Posts Tagged ‘repression and immigrants’

The Coming Crush: Italy Uses Gypsies and Migrants to Legitimate Repression

September 22, 2008

Le Monde diplomatique - English edition

This article from Le Monde Diplomatique provides us a mirror image of the Looking Glass of lies and repression we call “immigration policy” in the Good Ole U.S. of A. Developments in Berlusconi’s Italia seem to prove one of the main theses behind this blog: that immigrants provide the state with the perfect excuse with which to pass authoritarian legislation that impacts the larger, non-immigrant populace. Consider how the Italian state is using the more than 150,000 Roma and Sinti people throughout the former fascista state

“In Rome, police in battle dress have evacuated Gypsy settlements and prevented children from going to school, and the city’s rightwing mayor, Gianni Alemanno, is having fingerprints taken of those who remain. In Milan, Silvio Berlusconi’s government has appointed a “commissioner extraordinary for the Roma emergency” and enforced ID checks for people entering their camps. In Naples, the police charged a settlement with Molotov cocktails, forcing families to flee; the faces of the terrified children were seen on television screens around the country that evening.”

The policies, language and generalized terror inspired by these policies harken back to a previous period, but would not be so foreign to undocumented migrants living in towns like Hazleton, Pennsylvania or Postville, Iowa. In both cases, the high-profile (ie; Italy’s Berlusconi, owner of much of Italy’s media, networks government actions with private sector media spin) actions of government take us beyond the lethargic and long-held explanations of too many well-intentioned, but dangerously naive “immigrant rights activists” in the U.S.: that immigrants are scapegoats; that immigration is a wedge issue that eases up after each election cycle. Such faulty thinking fails to consider the crisis of economic stability and political legitimacy that has, for many years, fundamentally altered the role of most governments and heads of state in this dizzyingly chaotic world system. And, as a result, we here in the U.S. fail to critique what’s happening around immigration with the broader lens used by people like the mayor of Venice, Massimo Cacciari, who said, “If they (the government) continue like that, they’ll be a threat to democracy.”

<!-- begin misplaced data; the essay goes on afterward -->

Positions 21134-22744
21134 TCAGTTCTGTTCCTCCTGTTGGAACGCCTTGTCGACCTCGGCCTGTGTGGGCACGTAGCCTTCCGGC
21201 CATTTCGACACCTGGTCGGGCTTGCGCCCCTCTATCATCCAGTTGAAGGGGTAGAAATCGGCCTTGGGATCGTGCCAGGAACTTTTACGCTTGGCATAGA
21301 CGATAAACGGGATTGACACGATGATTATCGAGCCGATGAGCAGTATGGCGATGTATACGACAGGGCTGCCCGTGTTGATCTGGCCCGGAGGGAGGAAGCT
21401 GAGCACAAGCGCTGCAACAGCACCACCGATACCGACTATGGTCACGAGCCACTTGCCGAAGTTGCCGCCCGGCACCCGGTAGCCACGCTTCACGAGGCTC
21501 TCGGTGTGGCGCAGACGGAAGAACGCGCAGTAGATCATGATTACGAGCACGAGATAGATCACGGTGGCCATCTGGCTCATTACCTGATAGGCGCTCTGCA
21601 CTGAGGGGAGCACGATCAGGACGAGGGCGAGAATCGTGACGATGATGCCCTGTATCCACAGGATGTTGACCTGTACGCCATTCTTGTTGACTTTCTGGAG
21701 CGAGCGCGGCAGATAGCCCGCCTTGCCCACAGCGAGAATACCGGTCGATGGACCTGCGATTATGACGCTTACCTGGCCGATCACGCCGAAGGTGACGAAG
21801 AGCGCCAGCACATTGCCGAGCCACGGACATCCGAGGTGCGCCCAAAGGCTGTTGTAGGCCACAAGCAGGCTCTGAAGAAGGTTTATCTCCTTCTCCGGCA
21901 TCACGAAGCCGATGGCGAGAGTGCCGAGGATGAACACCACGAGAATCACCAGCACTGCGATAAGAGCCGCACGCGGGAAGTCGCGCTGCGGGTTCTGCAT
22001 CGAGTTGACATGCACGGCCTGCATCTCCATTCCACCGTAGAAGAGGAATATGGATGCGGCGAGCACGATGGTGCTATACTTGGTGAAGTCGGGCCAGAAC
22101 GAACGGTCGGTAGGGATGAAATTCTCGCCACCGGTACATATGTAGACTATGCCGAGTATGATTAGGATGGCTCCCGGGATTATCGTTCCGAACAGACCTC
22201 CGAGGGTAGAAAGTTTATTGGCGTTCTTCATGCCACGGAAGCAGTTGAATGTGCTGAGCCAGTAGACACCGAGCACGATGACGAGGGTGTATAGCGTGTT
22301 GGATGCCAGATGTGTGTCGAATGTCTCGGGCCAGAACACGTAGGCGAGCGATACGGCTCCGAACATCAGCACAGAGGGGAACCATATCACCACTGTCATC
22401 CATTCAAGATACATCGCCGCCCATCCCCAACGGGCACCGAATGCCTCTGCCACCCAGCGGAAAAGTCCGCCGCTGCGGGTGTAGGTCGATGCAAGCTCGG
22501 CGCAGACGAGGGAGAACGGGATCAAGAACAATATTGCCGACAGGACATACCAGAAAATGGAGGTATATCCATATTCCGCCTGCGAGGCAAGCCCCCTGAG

As the political and economic crisis upon us unfolds into what all economists agree will be a long (2-3 year or much, much more) downturn, we should expect and prepare for the even greater repressive measures unleashed by a political and economic system in severe decline, measures that, on the surface appear to target migrants, but that, in fact, have a much larger populace in the cross hairs of the state. Speaking of gypsies, migrants and other stateless and displaced peoples, philosopher Hannah Arendt, gave us a warning back in 1943 in her short essay, “We Refugees”,

“For him (the refugee) history is no longer a closed book, and politics ceases to be the privilege of the Gentiles. He knows that the banishment of the Jewish people in Europe was followed immediately by that of the majority of the European peoples. Refugees expelled from one country to the next represent the avant-garde of their people.”

As many of you may know, Arendt went on to pen her most prescient and popular work, The Origins of Totalitarianism, in no small part thanks to her studies of the effects on and actions against some of society’s most vulnerable groups: Jews, migrants and gypsies. In our time of perpetual war, economic devastation and unprecedented problems of political legitimacy, let us take note of what history tells us is the coming crush

And we should also remember what Arendt told us about how totalitarian practices survive the death of more blatantly totalitarian states like those of Nazi Germany and the former Soviet Union. More than any time in memory, I think we need to find the language and words appropriate to describe the morphing monster of a system that is ours, which combines human, democratic space with the many-headed hydra of repression we see normalized on our TV sets and browsers with a frequency found in old-school propaganda and in sci-fi flicks. In addition to holding little analytical value, screeching “fascism” won’t do much beyond deadening the mind and closing the heart to political cliches. The monster of our government feeds off of the dead. All the more reason to create the kind of living, critical language that must be part of any antidote to the crisis upon us.